It’s been a while since I’ve focused on what’s up in open education. My interest was re-awakened through some of the discussions online over the last year or so from ETUG and SCOPE and the BC Campus supported Open Textbook project. Perhaps the government got stimulated by all the interest in MOOCs, or maybe the unproven idea that OERs can be used to reduce costs of developing and offering a greater diversity of educational opportunities?
I was also curious about a recent CIDER session that promised a review of research about open online environments with a focus on what has been learned by the P2PU (Peer-to-Peer University). As per usual, thanks to the efficient folks at CIDER, the recording and slides are available for viewing now! CIDER session recordings
Open Education: New Developments, Needs and Opportunities for Research
June Ahn, Asst Professor, UofMaryland, College Park, College of Information Studies, College of Education
While I love the idea of user-generated and controlled learning (which I’ve experienced in online communities like SCOPE), I was a little suspicious of the structure and intent of P2PU. When I first heard about them I went and signed up and poked into a couple of courses; they all seemed to be yet another iteration of online discussion. I’m happy to engage in that kind of learning, as long as I have some level of knowledge about the subject; otherwise, online discussions can seem like meaningless chatter or continual confusion. I had hoped P2PU would offer something more creative. From the sounds of things I will need to revisit to see what has grown.
Dr. Ahn is part of a group of educational technology researchers who worked closely with P2PU to try and understand what worked for the people who signed up and explored and what didn’t. They were given access to the backend of P2PU and have spent some time and thought in analyzing the data collected. The really cool thing is that they will share their work and the analytics and the data with other researchers – openly.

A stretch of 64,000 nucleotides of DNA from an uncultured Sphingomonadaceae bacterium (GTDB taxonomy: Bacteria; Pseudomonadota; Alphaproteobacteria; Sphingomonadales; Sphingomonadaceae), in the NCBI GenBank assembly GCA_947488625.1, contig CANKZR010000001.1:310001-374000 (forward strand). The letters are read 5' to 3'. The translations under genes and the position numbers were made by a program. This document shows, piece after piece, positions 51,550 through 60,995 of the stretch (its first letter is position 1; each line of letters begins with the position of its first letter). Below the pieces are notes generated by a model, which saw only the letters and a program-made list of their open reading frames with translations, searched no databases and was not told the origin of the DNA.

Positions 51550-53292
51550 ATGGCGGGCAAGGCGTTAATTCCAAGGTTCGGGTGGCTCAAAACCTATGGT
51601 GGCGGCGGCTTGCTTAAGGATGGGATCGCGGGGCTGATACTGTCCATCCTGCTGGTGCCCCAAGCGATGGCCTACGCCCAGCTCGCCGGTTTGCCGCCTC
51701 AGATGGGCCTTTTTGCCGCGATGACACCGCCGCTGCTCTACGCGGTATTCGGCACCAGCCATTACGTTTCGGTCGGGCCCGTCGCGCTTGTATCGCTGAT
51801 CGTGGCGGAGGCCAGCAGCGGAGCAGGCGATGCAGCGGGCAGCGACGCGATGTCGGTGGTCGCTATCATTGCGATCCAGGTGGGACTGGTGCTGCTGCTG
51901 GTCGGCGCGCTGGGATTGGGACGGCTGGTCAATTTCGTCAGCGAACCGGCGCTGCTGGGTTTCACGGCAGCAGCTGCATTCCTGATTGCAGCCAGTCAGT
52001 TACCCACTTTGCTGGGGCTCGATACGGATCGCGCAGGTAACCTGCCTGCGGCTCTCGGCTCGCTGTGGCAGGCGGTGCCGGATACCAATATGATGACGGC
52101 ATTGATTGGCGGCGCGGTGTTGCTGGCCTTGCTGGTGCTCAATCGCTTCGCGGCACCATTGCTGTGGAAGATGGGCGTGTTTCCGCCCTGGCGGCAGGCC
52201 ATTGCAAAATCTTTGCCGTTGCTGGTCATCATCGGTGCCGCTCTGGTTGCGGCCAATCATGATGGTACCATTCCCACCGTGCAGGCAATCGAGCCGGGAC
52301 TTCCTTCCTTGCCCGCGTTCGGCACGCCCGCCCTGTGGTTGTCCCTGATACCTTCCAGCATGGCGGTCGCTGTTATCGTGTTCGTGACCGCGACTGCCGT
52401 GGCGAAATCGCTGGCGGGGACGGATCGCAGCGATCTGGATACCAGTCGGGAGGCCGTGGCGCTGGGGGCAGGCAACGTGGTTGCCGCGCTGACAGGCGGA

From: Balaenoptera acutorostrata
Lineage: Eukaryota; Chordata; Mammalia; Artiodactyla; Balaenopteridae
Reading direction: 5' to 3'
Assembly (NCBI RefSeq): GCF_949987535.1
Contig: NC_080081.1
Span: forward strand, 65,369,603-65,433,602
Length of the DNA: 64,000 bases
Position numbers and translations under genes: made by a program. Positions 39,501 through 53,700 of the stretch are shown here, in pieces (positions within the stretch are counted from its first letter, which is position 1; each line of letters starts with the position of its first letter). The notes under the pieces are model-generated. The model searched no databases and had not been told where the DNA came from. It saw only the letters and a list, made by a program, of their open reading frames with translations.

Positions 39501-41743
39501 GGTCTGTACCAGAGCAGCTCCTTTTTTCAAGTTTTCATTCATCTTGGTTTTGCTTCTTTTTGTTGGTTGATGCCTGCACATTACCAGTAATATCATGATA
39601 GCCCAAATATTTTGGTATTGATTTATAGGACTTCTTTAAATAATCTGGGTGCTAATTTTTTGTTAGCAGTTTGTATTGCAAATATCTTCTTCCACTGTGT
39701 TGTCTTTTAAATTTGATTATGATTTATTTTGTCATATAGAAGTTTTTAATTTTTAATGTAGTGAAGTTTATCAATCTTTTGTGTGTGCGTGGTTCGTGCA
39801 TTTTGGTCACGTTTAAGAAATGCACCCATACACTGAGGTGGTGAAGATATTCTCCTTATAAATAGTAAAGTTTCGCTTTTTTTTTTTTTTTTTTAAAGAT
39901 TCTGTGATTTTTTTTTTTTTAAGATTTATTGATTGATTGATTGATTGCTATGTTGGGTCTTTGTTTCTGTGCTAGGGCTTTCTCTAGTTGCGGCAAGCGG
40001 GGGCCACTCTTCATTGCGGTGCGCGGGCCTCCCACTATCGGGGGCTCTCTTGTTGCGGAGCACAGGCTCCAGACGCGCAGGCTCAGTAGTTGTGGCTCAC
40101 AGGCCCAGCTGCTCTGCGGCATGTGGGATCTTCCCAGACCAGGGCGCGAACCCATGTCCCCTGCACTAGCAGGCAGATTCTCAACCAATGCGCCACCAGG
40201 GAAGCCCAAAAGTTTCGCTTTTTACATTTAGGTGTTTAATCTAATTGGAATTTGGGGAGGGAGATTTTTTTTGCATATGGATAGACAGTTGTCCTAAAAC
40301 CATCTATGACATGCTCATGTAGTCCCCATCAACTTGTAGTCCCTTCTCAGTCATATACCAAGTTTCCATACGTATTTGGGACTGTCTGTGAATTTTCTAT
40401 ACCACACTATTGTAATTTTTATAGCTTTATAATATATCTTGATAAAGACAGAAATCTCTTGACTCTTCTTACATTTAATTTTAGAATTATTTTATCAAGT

So, just some highlights of their findings that I found interesting (I’d encourage you to listen to the presentation yourself.
P2PU has been exploring what works in collaborative or cooperative online learning in a number of ways:
– set up a School of Webcraft with Mozilla (series of courses on coding)
– explored different aspects of open badges in terms of credentialing or personal formative feedback for guiding learner efforts
– governance of open education through Google Hangouts to facilitate open discussion of design to help learners design their own experiences
– Mechanical MOOCs – a gentle introduction to Python
While previous research on face-to-face cooperative learning found small groups to be most productive, online learning is a different situation. Dr. Ahn reported that the “sweet spot” was 30 to 40 learners. Due to the high dropout rate, you need critical mass of participants who contributre something to keep other learners engaged.
What does data tell us about how we should design to keep learners engaged? For new members, design was critical. New members wanted clear page prompts, clear instructions and a clear sense of what they should do.
To keep members engaged, page prompts were not as important as interactions. Although Dr. Ahn’s research did not differentiate between interactions between members or interactions between members and the coordinator, people kept coming back if there was something going on each time they returned.
An interesting question for future research: If you interact more with the organizer would your learning outcomes be different? (Dr. Ahn suggested in response to Dr. Anderson’s comment)
My questions are: how often will members return and not see any activity before they give up and drop away? What’s the tolerance for this? And an even bigger question, is there a way that design or technology can support the organizer in keeping activity going? How meaningful does the activity have to be? Gaming research seems to indicate that even simplistic rewards will keep a learner engaged. Wonder how long that effect holds in a non-sexy learning situation?
As I said, it’s worth viewing the recording and perhaps keeping track of Dr. Ahn and his colleagues as they continue researching.